The Patent Classification System
Patents are organized by class and subclass of invention , similar to the way books are organized in a library). By using the classification system , you can find and examine patents that are in the same field (class) as your idea. The tutorial How to Conduct a Patent Search will introduce you to this form of searching, however, this is difficult material to master.Patent Laws - Functions Of The USPTO
Patent law specifies the rules for patents. The USPTO administers all patent laws relating to the granting of patents and various other provisions relating to patents. They will examine your applications and grant patents when applicants are entitled to them. They publish and distribute all patent information including: recording assignments of patents, maintaining search files of U.S. and foreign patents, maintaining a search room for public use in examining issued patents and records, and suppling copies of patents and official records to the public.How difficult is a patent search?
Conducting a thorough patent search is difficult, particularly for the novice. Patent searching is a learned skill. A novice in the United States could contact the nearest Patent and Trademark Depository Library (PTDL) and seek out search experts to help in setting up a search strategy. If you are in the Washington, D.C. area, the USPTO provides public access to collections of patents, trademarks, and other documents at its Search Facilities located in Arlington, Virginia. It is possible, however difficult, for you to conduct your own patent search.Patent Myths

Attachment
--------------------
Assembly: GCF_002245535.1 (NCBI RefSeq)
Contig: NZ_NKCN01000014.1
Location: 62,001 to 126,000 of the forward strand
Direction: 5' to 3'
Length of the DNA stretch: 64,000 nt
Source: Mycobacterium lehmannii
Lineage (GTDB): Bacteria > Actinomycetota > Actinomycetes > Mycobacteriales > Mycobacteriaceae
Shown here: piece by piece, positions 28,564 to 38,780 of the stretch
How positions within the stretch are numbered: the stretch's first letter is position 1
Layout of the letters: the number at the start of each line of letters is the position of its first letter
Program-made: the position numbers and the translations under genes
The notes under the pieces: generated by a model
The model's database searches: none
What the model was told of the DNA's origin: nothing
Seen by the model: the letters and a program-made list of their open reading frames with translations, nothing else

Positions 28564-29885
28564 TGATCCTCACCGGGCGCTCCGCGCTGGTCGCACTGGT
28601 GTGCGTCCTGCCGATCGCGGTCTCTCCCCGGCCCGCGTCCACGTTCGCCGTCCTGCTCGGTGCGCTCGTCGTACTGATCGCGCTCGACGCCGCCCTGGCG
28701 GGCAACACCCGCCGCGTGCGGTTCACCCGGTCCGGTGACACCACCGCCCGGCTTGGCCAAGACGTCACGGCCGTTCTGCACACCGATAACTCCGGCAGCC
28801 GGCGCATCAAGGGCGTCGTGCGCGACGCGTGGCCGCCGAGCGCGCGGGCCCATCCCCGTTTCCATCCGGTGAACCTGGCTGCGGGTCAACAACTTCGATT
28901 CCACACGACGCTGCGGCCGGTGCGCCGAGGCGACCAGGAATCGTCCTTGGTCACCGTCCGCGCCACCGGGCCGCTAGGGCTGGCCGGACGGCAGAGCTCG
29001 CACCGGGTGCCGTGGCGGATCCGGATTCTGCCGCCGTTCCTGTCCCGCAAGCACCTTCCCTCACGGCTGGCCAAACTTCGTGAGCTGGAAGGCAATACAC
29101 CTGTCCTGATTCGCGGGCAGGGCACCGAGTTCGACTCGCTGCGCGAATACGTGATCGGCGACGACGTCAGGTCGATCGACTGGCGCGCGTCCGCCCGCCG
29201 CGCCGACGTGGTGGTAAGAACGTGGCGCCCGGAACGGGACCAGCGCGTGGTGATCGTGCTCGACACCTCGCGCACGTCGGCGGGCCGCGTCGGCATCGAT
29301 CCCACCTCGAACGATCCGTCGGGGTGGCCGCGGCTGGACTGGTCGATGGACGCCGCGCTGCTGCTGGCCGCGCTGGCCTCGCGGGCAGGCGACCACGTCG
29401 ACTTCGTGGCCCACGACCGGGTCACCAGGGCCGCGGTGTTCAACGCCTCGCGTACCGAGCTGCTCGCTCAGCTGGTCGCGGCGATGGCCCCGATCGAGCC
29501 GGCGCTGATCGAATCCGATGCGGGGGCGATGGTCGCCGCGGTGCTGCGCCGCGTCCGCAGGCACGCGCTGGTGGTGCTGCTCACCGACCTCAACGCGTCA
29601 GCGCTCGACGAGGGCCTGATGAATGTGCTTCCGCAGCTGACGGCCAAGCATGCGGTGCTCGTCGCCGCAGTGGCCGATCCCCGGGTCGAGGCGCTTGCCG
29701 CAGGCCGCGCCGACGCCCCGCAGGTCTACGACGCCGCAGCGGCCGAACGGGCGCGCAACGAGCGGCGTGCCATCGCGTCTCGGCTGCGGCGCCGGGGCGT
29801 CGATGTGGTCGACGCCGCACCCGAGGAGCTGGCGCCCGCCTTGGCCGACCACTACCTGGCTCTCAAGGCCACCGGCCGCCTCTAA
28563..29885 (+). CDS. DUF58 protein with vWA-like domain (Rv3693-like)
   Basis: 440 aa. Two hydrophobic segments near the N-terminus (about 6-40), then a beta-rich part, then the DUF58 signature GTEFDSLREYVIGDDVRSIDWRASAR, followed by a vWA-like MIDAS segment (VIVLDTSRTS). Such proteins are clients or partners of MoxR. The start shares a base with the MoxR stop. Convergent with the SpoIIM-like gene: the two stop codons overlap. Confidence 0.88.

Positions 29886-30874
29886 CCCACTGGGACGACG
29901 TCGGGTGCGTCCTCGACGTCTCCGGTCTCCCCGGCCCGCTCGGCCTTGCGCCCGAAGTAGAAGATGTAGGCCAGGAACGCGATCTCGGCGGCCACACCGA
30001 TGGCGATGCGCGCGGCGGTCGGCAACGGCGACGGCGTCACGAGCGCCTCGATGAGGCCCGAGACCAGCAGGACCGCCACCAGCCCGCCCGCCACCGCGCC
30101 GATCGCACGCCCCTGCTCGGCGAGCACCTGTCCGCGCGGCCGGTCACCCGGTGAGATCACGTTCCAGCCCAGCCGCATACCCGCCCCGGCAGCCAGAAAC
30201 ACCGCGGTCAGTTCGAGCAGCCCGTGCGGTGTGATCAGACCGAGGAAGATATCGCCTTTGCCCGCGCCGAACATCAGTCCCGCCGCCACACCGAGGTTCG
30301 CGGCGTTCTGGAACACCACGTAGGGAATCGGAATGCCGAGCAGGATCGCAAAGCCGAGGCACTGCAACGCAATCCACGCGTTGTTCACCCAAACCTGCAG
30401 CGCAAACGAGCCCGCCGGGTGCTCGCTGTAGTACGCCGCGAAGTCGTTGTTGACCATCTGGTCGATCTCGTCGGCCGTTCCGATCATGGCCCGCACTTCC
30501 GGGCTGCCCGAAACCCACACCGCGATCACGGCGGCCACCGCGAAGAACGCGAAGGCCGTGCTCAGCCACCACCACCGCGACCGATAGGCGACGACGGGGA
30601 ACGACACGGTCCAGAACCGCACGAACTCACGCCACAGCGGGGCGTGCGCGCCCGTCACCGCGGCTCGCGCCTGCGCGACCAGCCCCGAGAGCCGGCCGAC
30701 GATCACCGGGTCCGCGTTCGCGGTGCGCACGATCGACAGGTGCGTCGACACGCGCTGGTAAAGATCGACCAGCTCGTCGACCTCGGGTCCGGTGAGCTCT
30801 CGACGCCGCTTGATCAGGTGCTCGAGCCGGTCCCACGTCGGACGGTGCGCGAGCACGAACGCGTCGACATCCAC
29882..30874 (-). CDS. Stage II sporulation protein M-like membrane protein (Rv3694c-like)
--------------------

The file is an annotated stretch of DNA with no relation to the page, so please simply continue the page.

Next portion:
Patents are valuable - Patents may have commercial value but that usually depends upon how it has been used. A patent means the invention works as verified by the government - The U.S. government does not test inventions to see if they work. A patent gives the owner the exclusive right to make, use, and sell the invention - A patent gives its owner the right to EXCLUDE others from making, using, and selling exactly what is covered by their patent claims. A holder of a prior patent with broader claims may prevent the inventor whose patent has narrower claims from using the inventor's own patent. A patent right is exclusory only.Don't Talk About It
If the invention has been described in a printed publication anywhere in the world, or if it has been in public use or on sale in the United States before the date that the applicant made his/her invention, a patent cannot be obtained. If the invention has been described in a printed publication anywhere, or has been in public use or on sale in this country more than one year before the date on which an application for patent is filed in this country, a patent cannot be obtained. In this connection it is immaterial when the invention was made, or whether the printed publication or public use was by the inventor himself/herself or by someone else. If the inventor describes the invention in a printed publication or uses the invention publicly, or places it on sale, he/she must apply for a patent before one year has gone by, otherwise any right to a patent will be lost.